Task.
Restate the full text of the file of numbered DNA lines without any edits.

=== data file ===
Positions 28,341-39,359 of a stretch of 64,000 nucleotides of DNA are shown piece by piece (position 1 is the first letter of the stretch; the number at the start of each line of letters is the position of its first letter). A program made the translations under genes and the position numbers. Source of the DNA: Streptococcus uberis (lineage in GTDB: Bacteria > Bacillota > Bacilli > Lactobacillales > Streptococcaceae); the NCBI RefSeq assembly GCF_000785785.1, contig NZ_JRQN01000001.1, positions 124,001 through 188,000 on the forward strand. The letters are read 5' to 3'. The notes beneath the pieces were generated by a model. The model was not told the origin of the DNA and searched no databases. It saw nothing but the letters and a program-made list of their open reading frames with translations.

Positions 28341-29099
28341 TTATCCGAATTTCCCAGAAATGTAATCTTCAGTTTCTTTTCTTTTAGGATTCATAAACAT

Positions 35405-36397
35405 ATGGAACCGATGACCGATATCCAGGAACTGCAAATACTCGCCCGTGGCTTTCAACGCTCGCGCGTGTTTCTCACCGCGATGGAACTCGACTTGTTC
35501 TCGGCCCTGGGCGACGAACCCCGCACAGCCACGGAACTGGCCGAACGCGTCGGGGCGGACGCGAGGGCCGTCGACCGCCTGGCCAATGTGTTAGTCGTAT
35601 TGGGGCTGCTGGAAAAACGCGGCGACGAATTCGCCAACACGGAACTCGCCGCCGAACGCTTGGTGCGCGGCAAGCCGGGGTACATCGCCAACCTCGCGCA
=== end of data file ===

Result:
Positions 28,341-39,359 of a stretch of 64,000 nucleotides of DNA are shown piece by piece (position 1 is the first letter of the stretch; the number at the start of each line of letters is the position of its first letter). A program made the translations under genes and the position numbers. Source of the DNA: Streptococcus uberis (lineage in GTDB: Bacteria > Bacillota > Bacilli > Lactobacillales > Streptococcaceae); the NCBI RefSeq assembly GCF_000785785.1, contig NZ_JRQN01000001.1, positions 124,001 through 188,000 on the forward strand. The letters are read 5' to 3'. The notes beneath the pieces were generated by a model. The model was not told the origin of the DNA and searched no databases. It saw nothing but the letters and a program-made list of their open reading frames with translations.

Positions 28341-29099
28341 TTATCCGAATTTCCCAGAAATGTAATCTTCAGTTTCTTTTCTTTTAGGATTCATAAACAT

Positions 35405-36397
35405 ATGGAACCGATGACCGATATCCAGGAACTGCAAATACTCGCCCGTGGCTTTCAACGCTCGCGCGTGTTTCTCACCGCGATGGAACTCGACTTGTTC
35501 TCGGCCCTGGGCGACGAACCCCGCACAGCCACGGAACTGGCCGAACGCGTCGGGGCGGACGCGAGGGCCGTCGACCGCCTGGCCAATGTGTTAGTCGTAT
35601 TGGGGCTGCTGGAAAAACGCGGCGACGAATTCGCCAACACGGAACTCGCCGCCGAACGCTTGGTGCGCGGCAAGCCGGGGTACATCGCCAACCTCGCGCA